Residents' Voices

The challenges of caring for a physician with a mental illness

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A physician’s mental health is important for the delivery of quality health care to his/her patients. Early identification and treatment of physicians with mental illnesses is challenging because physicians may neglect their own mental health due to the associated stigma, time constraints, or uncertainty regarding where to seek help. Physicians often worry about whom to confide in and harbor a fear that others will doubt his/her competence after recovery.1 Physicians have higher rates of suicide than the general population.2 According to data from the National Violent Death Reporting System, a diagnosed mental illness or a job problem significantly contribute to suicide among physicians.3 Additionally, physicians also have high rates of substance use and affective disorders.1,4

Here, we present the case of a physician we treated on an inpatient psychiatry unit who stirred profound emotions in us as trainees, and discuss how we managed this complicated scenario.


Dr. P, a 35-year-old male endocrinologist, was admitted to our inpatient psychiatry unit with a diagnosis of bipolar disorder, manic, severe, with psychotic features. Earlier that day, Dr. P had walked out of his private outpatient practice where he still had several appointments. After he had been missing for several hours, he was picked up by the police. Dr. P had 2 prior psychiatric admissions; the last one had occurred >10 years ago. A few weeks before this admission, he stopped taking lithium, while continuing escitalopram. He had not been keeping his appointments with his outpatient psychiatrist.

At admission, Dr. P had pressured speech, grandiose delusions, an expansive affect, and aggressive behavior. He was responding to internal stimuli with no insight into his illness. He was evasive when asked about hallucinations. Dr. P believed he was superior in intelligence and physical prowess to everyone in the emergency department (ED), and for that reason, the ED staff was persecuting him. His urine toxicology was negative.

On the inpatient unit, because Dr. P exhibited posturing, mutism, and negativism, catatonia associated with bipolar disorder was added to his diagnosis. For the first 2 days, his catatonia was managed with oral lorazepam, 2 mg twice daily. Dr. P was also observed giving medical advice to other patients on the unit, and was told to stop. Throughout his hospitalization, he dictated his own treatment and would frequently debate with his treatment team on the pharmacologic basis for treatment decisions, asserting his expertise as a physician and claiming to have a general clinical knowledge of the acute management of bipolar disorder.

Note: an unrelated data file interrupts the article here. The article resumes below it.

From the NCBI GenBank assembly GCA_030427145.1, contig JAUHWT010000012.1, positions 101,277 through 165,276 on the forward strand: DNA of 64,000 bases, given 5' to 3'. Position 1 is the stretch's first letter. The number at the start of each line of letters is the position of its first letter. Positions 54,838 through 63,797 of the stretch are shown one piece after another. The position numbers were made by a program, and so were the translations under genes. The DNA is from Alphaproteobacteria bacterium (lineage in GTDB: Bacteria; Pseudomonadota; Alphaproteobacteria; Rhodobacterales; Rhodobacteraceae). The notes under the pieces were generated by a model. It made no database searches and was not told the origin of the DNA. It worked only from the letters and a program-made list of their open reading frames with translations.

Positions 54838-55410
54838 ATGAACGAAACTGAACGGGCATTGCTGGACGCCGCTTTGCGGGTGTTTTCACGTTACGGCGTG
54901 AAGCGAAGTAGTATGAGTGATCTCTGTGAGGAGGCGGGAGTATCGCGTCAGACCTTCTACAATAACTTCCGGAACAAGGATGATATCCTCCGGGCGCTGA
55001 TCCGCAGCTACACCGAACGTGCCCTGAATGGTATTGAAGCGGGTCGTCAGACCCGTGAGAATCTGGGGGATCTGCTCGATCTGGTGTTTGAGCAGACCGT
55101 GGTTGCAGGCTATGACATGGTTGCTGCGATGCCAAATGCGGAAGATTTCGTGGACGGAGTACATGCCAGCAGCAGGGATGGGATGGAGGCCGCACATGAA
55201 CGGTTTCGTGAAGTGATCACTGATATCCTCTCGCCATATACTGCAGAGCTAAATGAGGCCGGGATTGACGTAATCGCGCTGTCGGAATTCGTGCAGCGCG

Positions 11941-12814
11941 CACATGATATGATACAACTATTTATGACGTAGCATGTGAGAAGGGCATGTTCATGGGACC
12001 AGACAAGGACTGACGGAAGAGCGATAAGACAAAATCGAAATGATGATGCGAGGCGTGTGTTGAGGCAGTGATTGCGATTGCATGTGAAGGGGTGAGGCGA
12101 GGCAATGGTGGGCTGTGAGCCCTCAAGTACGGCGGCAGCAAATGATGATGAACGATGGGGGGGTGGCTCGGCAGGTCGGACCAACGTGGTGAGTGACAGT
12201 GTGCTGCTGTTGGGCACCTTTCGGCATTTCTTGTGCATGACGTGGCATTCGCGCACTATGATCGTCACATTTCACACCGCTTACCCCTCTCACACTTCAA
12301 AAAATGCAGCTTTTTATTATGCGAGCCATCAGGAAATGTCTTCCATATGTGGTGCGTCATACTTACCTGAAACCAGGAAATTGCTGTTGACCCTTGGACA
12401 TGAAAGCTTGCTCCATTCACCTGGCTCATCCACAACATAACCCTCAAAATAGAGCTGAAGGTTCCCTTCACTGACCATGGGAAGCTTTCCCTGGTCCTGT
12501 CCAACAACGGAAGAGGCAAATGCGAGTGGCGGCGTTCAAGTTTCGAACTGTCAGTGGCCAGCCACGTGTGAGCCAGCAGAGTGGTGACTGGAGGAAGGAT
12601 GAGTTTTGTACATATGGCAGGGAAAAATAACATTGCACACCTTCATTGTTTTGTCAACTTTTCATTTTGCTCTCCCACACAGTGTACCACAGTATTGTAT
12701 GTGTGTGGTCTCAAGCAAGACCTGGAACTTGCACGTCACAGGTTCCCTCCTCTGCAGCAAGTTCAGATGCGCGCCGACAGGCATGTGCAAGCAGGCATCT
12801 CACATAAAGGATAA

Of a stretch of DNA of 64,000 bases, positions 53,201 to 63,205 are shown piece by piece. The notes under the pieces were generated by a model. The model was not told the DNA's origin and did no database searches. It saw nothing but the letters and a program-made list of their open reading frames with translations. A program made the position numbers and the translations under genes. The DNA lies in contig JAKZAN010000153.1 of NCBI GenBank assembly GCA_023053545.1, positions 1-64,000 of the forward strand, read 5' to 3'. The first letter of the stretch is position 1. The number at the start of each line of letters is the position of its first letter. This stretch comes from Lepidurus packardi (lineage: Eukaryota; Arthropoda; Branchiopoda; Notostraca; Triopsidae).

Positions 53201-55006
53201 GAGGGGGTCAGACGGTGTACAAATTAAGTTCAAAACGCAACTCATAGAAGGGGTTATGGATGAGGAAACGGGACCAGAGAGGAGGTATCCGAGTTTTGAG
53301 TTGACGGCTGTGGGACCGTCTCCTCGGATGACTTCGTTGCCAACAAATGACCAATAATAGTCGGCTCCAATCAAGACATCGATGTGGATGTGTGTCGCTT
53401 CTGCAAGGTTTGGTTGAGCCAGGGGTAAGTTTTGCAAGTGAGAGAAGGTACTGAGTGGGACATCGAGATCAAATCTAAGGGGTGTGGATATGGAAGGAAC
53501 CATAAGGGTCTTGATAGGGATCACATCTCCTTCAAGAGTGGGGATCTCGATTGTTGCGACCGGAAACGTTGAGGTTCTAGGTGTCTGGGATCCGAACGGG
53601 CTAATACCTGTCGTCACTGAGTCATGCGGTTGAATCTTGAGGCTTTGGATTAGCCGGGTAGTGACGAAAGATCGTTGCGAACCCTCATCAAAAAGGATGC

Dr. P was eventually stabilized on oral lithium, 450 mg twice daily, and aripiprazole, 10 mg/d. He also received oral clonazepam, as needed for acute agitation, which was eventually tapered and discontinued. He gradually responded to treatment, and demonstrated improved insight. The treatment team met with Dr. P’s parents, who also were physicians, to discuss treatment goals, management considerations, and an aftercare plan. After spending 8 days in the hospital, Dr. P was discharged home to the care of his immediate family, and instructed to follow up with his outpatient psychiatrist. We do not know if he resumed clinical duties.

Managing an extremely knowledgeable patient

During his hospitalization, Dr. P frequently challenged our clinical knowledge; he would repeatedly remind us that he was a physician and that we were still trainees, which caused us to second-guess ourselves. Eventually, the attending physician on our team was able to impress upon Dr. P the clearly established roles of the treatment team and the patient. It was also important to maintain open communication channels with Dr. P and his family, and to address his anxiety by discussing the treatment plan in detail.5

Continue to: Although his queries on medication...


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